To avoid this, advanced techniques have been developed, resulting in Multifactor Authentication (MFA).

2FA is good, but MFA is better

While 2FA is already a good step forward to secure users who want to access applications or data, it is not yet a failsafe solution. At TrustBuilder, we recommend using multifactor authentication (MFA) (also called SCA Secure Customer Authentication in consumer scenarios) for the following reasons:

  • Enhanced Security: MFA adds additional layers of security compared to 2FA. While 2FA relies on two factors (usually a password and a verification code), MFA can incorporate additional factors such as
    • behavior (where you usually login from, how you type, hold your device…)
    • device binding with asymmetric keys (ensuring that the secret is linked to a certain device and can only be used on that specific device)
    • Out-of-Band encrypted communication
    • Challenge/Response with QR codes which add an additional element to the secret used to generate the OTP so that in the OTP the server knows that the original request originates from this server
    • Continuous Adaptive Trust (CAT) will continuously assess the risk of a session being hacked and adaptively evaluate the connection…

    This multi-layered approach makes it significantly more difficult for unauthorized individuals to gain access to an account or system, as they would need to bypass multiple security measures.

  • Push notifications: a login attempt will lead to an automated message, for example, to alert the account holder. This can be set up for every login attempt or only when unusual activity is detected. It may or may not require the user to do something. It can hold additional information about the transaction so the user is informed of what he’s doing and from which device. This method (What You See Is What You Sign or WYSIWYS), makes the user aware of the process and is a good countermeasure against Man-In-the-Middle (MITM), or Man-In-the-Browser (MITB) attacks, where hackers use social engineering, phishing, and DNS relay attacks to try and convince the user that they are entering the actual website instead of a fake one.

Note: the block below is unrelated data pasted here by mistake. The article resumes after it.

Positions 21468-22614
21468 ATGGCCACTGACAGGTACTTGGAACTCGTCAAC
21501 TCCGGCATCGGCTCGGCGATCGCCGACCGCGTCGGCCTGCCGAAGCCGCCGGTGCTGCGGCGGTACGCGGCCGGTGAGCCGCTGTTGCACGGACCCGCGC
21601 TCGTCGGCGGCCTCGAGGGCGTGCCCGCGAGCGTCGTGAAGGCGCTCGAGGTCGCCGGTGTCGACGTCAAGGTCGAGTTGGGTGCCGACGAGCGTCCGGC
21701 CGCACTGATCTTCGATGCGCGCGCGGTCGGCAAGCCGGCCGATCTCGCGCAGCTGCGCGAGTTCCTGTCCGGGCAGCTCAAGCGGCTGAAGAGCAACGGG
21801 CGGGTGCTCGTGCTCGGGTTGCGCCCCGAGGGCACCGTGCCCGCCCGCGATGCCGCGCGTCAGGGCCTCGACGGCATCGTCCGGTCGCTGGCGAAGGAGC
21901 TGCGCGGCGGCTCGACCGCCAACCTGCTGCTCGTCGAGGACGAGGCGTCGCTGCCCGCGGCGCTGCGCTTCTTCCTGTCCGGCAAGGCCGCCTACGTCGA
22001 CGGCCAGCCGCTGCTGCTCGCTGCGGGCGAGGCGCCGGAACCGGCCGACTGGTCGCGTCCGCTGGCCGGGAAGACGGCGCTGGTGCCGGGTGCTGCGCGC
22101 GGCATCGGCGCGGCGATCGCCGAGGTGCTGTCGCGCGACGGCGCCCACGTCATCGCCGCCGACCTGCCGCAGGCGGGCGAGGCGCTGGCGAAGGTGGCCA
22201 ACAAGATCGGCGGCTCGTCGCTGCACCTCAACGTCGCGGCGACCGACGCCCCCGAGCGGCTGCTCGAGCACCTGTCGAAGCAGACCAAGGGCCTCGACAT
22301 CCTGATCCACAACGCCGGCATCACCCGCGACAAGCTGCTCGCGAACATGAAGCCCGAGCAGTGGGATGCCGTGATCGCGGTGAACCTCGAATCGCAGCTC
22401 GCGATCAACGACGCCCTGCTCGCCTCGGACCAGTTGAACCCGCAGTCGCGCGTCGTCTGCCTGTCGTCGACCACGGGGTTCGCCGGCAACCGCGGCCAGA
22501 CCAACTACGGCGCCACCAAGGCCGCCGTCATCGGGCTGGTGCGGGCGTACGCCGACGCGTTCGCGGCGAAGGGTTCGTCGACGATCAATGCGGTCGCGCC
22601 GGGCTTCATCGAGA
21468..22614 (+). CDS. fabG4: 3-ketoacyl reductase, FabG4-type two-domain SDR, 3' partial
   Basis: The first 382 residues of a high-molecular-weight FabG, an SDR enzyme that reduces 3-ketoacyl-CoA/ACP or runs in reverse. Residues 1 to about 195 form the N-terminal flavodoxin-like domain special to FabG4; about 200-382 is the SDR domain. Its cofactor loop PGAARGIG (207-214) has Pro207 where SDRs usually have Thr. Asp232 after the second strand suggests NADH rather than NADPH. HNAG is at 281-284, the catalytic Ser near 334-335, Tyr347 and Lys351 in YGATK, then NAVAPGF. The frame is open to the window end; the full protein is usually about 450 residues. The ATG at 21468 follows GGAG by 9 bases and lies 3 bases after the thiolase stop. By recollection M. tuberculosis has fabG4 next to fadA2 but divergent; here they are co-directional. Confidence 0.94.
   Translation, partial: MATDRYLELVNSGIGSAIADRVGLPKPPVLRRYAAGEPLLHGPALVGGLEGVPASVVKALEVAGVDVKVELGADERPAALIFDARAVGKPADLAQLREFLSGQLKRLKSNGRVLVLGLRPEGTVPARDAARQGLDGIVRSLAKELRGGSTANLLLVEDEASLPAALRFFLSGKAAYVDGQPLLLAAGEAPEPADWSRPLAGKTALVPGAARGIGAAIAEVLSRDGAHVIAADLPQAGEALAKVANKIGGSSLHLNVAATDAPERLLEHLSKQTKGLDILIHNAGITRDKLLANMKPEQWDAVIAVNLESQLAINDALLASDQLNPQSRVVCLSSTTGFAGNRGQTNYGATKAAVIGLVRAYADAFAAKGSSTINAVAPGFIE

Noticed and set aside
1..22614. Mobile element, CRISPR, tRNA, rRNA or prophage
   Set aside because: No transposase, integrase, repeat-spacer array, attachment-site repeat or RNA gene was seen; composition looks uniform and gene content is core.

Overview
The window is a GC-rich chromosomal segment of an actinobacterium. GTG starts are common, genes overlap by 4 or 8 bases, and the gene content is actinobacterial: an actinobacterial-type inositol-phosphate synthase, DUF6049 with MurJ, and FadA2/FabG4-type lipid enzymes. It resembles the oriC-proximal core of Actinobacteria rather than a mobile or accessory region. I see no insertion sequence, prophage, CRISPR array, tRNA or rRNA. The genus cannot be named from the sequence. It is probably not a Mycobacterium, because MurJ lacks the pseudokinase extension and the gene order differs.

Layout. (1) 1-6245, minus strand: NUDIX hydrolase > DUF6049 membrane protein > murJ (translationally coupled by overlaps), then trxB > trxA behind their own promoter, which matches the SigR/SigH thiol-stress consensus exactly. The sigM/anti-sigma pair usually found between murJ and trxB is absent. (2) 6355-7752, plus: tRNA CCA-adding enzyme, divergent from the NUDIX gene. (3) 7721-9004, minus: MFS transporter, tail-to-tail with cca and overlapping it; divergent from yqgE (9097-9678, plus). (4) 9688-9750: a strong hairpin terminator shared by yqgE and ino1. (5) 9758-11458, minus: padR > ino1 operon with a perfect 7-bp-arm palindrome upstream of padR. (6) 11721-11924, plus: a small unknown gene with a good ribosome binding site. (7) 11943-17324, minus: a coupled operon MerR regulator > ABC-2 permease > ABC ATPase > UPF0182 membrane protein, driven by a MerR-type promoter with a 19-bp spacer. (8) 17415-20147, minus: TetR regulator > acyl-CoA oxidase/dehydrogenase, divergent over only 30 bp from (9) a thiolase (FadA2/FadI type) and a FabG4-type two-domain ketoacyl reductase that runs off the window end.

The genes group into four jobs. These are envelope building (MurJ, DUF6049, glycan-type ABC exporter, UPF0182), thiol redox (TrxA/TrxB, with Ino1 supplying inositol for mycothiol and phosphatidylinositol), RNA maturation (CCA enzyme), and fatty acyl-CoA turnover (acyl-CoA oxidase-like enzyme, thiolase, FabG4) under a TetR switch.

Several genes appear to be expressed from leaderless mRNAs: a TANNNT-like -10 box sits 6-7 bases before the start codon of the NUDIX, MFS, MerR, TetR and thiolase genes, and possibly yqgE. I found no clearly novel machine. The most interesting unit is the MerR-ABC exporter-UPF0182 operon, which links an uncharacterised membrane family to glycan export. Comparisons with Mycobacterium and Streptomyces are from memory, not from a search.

• Greater resilience to attacks: MFA mitigates the risks associated with various types of attacks, including phishing, keylogging, and credential stuffing. Even if an attacker manages to obtain a user’s password through one of these methods, they would still be unable to gain access without the additional factor required by MFA. This makes it considerably more challenging for attackers to compromise accounts or systems.
  • User convenience: Once the initial setup is complete, the additional factors used in MFA are automated or seamlessly integrated into the authentication process. A good MFA solution will automatically assess the risks in a connection, and limit the number of interactions the user needs to do. This reduces the burden of constantly entering verification codes, making the overall user experience smoother and more efficient.